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Using MySQL (and MariaDB) on DICE

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→ If you're looking for our managed database service, please see the PostgreSQL page.

Introduction

DICE carries copies of popular RDBMS MySQL (or the MariaDB fork) on most PCs. With it comes the ability to create self-managed SQL server instances, but in our managed environment this is not always straightforward.

Available Versions

As stated on the compatibility page MariaDB is a drop-in replacement for MySQL in most circumstances, including the name of the mysql commands. We will no longer carry new versions of MySQL (unless specifically required e.g. for "bug-for-bug" compatibility).

Version Distribution DICE SL7 DICE SL6
(all) 64-bit 32-bit & vDICE
10.x MariaDB on request - -
5.5 MariaDB yes on request -
5.1 MySQL - yes yes

Running your own server vs. managed server

Before you begin this process, it is worthwhile making sure that this is the best option for you. If you do not specifically need to use the MySQL software, perhaps for reasons of third-party compatibility, then it's recommended that you consider PostgreSQL as an alternative. PostgreSQL is largely compatible with MySQL and typically comparable in performance and functionality, and is often supported alongside MySQL for web applications and the like.

It's recommended that you consider PostgreSQL mainly because it's better supported and used within the school; for example DICE carries the latest version wherever possible, and support can offer more detailed assistance in its operation, including on servers. Crucially there are also a number of managed postgresql servers on which we can easily grant accounts to students and staff; if you don't need to run your own server, it's strongly recommended that you investigate this as your first option.

However if you have determined that you must use MySQL, setting up a local server is straightforward. Bear in mind that, if you need to use this with large or important data, it's worth contacting computing support so that a managed configuration can be discussed. In most cases support will not be able to offer dedicated hardware for the purpose but if you have a server machine in mind, support should be able to help.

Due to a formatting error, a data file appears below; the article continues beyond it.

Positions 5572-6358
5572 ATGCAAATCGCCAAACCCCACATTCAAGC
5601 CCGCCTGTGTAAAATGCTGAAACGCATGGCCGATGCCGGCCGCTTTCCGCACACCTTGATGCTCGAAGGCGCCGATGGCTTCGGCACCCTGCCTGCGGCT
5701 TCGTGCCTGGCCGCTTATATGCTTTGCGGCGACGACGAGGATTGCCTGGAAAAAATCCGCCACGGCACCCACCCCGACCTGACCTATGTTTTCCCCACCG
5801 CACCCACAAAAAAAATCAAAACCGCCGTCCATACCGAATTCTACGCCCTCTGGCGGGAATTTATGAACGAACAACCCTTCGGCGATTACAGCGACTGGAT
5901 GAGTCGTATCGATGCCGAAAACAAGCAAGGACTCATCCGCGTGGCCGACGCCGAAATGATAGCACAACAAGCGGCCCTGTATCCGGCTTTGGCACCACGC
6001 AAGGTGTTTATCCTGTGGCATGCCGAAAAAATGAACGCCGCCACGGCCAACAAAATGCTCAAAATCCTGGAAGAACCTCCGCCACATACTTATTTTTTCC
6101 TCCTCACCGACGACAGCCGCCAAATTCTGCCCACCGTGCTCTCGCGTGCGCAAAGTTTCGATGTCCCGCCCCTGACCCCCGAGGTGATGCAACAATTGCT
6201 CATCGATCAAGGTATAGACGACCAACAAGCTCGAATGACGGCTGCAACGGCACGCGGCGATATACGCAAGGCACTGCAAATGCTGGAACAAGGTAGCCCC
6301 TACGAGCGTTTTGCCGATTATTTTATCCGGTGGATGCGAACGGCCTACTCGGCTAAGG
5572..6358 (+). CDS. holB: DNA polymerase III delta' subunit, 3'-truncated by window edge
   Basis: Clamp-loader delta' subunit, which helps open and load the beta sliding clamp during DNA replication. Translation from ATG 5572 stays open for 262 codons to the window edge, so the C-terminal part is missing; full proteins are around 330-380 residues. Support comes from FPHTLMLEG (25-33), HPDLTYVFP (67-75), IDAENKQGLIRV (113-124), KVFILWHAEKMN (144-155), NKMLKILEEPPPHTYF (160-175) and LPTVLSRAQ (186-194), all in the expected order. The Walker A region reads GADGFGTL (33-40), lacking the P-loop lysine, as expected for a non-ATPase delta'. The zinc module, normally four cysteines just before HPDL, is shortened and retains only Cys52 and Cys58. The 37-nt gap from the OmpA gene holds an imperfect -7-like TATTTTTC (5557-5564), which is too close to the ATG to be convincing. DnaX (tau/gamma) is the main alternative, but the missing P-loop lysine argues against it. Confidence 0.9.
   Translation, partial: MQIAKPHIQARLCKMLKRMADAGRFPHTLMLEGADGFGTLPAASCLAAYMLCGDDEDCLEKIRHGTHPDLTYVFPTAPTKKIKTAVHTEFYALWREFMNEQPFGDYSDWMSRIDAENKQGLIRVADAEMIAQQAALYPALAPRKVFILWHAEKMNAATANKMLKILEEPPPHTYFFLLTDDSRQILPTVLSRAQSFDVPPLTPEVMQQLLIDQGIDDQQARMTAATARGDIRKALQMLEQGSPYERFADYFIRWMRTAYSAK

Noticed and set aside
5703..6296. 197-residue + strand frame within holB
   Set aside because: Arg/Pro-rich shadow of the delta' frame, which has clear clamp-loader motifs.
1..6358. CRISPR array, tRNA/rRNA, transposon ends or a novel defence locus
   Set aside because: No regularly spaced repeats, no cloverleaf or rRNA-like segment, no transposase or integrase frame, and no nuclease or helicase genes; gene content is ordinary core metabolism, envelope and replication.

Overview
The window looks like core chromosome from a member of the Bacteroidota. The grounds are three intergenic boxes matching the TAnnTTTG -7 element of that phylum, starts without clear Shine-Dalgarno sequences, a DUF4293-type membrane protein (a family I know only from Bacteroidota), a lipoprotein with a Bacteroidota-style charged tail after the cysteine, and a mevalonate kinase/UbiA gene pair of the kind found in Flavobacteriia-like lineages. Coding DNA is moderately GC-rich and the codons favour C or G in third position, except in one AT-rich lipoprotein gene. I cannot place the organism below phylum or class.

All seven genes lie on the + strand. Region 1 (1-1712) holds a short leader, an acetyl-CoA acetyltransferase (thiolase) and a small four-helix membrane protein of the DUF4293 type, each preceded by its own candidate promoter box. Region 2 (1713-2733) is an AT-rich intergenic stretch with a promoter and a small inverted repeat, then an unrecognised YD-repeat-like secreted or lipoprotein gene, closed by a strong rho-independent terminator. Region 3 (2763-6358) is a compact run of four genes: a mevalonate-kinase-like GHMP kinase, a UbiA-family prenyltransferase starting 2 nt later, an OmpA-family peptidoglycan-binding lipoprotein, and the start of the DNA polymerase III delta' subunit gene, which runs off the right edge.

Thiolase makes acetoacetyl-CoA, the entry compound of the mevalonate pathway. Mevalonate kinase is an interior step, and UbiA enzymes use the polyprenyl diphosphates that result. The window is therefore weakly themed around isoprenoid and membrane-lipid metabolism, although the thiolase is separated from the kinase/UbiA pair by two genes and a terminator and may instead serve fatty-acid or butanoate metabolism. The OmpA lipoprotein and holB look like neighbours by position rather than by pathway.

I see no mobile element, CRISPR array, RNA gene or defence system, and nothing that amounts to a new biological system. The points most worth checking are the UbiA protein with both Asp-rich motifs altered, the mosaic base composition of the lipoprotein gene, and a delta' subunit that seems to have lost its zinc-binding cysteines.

Setting up

The important part of this is to choose a location for your data. You must also choose a location on local disk to store the socket file for server communication: your home directory is a remote filesystem which does not support this type of file - in any event neither it nor the mysql PID file would be of use or relevance on another machine. Your home directory will accept a data store but for reasons of performance and data integrity is strongly discouraged. In particular, your server's access to this directory will expire with your AFS credentials, causing the server to fail. The only recommended configuration is to store all data locally on disk, and to ensure that regular backups are taken into your home directory as your data is only as safe as your desktop's hard disk (if not less).

Having made these decisions, initialising a database is straightforward. Assuming the following variables (it might be worth setting these in a shell script for example):

mydatadir=/chosen/data/path/db/
mysockfile=/chosen/data/path/mysql.sock
mypidfile=/chosen/data/path/mysql.pid

You should initialise and start the database, then set a "root" password:

$ mkdir -p ${mydatadir}
$ mysql_install_db --datadir=${mydatadir}

$ /usr/libexec/mysqld --skip-networking \
  --datadir=${mydatadir} \
  --socket=${mysockfile} \
  --pid-file=${mypidfile}

$ mysqladmin --socket=${mysockfile} -u root password

In future you need only run the 'mysqld' command line above to start the server. You should now be able to connect to your database with:

$ mysql --socket=${mysockfile} -u root

Make sure you *always* issue the shutdown command when you are finished:

$ mysqladmin --socket=${mysockfile} -u root shutdown 

More advanced usage, including IP-based access, administration and security are beyond the scope of this document — they are well documented online.

Software versions

We will typically only provide the version of MySQL provided by the upstream operating system. If however you have specific needs which could be provided by a newer version we can provide newer versions of MySQL and MariaDB on individual machines. Please see requesting software for details on how to do this.

Last reviewed: 
24/03/2016

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